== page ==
Where do fish live

More than seven-tenths of the earth’s surface is covered with water, and practically all of this vast area is inhabited by fishes. The seven seas, the many lakes, streams, ponds, and swamps all accommodate typical groups of fishes of one kind or another.

Ocean waters contain by far the greatest proportion of fishes – both in number of species and individuals. In the sea, fish are found from shallow, temporary tide pools down to the utmost depths of the ocean; in fact almost everywhere except uninhabitable regions such as the lower levels of the Black Sea, which are completely devoid of oxygen. Some fishes are what might be called “blue water” dwellers, living out in the middle of the ocean and never seeing or coming close to land during their whole lives. Others remain near shore, around coral reefs, or at the mouths of rivers. Still others live on the bottom, be it rocky or muddy, in calm depths, or near surf-washed beaches.

Fresh-water fishes are subject to even greater extremes in the waters they inhabit. The streams of the world – from source to mouth  – provide living places for various types of fish. Fishes are found in mountain torrents and sluggish rivers, ice-cold lakes and hot volcanic springs, foul swamps and clear, crystalline pools, soda-charged waterholes and acid lakes, sun-heated ponds and murky caves. Some fishes even make temporary pools their homes, and when these dry up, the fishes either travel overland to find water elsewhere, or hole up in mud until the rains come; they may also die, but leave their drought-resistant eggs behind to carry on the race.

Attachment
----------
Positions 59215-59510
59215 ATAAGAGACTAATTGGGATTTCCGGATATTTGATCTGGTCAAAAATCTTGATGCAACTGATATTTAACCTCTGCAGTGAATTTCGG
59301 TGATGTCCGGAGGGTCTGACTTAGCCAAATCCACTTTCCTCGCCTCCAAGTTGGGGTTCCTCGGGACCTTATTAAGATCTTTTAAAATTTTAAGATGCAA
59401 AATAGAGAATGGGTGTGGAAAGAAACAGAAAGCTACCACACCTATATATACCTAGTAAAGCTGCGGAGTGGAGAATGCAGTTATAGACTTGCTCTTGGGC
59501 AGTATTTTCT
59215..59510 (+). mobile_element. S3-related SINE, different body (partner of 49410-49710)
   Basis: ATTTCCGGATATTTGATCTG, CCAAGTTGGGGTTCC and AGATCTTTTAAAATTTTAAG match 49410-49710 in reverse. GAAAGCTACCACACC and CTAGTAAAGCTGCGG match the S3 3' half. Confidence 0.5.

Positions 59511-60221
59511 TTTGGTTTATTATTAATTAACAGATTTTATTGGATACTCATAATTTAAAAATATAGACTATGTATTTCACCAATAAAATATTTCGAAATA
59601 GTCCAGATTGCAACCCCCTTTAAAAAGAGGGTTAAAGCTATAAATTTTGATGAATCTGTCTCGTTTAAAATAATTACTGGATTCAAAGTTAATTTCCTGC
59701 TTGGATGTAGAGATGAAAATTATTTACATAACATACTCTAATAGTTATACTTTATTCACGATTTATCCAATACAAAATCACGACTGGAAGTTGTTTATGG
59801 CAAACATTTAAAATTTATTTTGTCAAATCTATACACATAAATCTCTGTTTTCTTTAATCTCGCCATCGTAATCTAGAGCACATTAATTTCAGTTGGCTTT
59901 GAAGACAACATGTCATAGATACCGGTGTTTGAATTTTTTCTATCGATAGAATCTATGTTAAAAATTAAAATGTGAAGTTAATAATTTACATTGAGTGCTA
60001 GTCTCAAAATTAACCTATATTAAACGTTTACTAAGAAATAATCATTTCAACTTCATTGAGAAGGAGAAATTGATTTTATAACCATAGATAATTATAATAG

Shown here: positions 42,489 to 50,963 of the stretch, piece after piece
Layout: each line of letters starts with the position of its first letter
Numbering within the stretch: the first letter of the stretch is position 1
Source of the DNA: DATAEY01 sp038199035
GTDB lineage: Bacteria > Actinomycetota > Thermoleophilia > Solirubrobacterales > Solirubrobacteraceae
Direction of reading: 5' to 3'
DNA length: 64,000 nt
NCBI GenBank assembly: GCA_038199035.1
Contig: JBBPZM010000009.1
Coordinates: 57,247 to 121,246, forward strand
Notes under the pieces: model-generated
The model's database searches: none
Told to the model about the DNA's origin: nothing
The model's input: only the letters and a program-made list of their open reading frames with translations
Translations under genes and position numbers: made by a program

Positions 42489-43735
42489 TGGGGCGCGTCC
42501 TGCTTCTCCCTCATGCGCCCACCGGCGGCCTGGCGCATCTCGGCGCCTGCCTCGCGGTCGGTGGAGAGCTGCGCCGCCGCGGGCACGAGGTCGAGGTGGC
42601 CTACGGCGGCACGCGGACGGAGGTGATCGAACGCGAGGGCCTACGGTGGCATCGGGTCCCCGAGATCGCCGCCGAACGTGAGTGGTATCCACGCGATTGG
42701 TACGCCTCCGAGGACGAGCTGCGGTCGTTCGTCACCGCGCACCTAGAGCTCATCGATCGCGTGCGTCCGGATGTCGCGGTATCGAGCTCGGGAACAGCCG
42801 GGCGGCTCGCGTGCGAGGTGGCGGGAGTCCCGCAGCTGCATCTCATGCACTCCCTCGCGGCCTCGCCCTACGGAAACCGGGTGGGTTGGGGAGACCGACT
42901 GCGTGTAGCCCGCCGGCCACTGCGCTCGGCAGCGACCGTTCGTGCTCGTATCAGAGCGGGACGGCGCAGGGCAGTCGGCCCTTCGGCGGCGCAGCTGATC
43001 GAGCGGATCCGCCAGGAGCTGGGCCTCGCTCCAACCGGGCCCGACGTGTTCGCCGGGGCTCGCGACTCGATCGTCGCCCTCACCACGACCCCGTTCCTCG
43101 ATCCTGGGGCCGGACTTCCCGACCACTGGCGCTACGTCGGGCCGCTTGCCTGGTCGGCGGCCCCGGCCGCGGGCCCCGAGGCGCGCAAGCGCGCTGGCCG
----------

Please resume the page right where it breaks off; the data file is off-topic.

Few of these waters are entirely isolated from all others, and there are fishes adaptable enough to live in more than one kind. For instance, a number can thrive in either fresh or salt water, or in places either warm or cold.

So it is not surprising that fishes, being subjected to such diverse conditions of existence, should show widely different structures and functions, and should vary so greatly in their life histories and patterns of behavior.

But this variety of dwelling places alone does not account for the diversity of fish life, because in a single, relatively uniform locality, as that around a coral reef, as many as two hundred species may be found – eloquent evidence that there are additional factors involved in the evolution of fish.

There is hardly anything that lives in water, either plant or animal, that is not eaten by some fish. Fishes prey extensively upon one another, too. Most bizarre perhaps are those relationships in which fishes make their homes inside living sponges, snails, bivalves, starfish, and sea-cucumbers, or in which they share the burrows of shrimps and worms, or live among the stinging tentacles of jellyfishes and sea-anemones.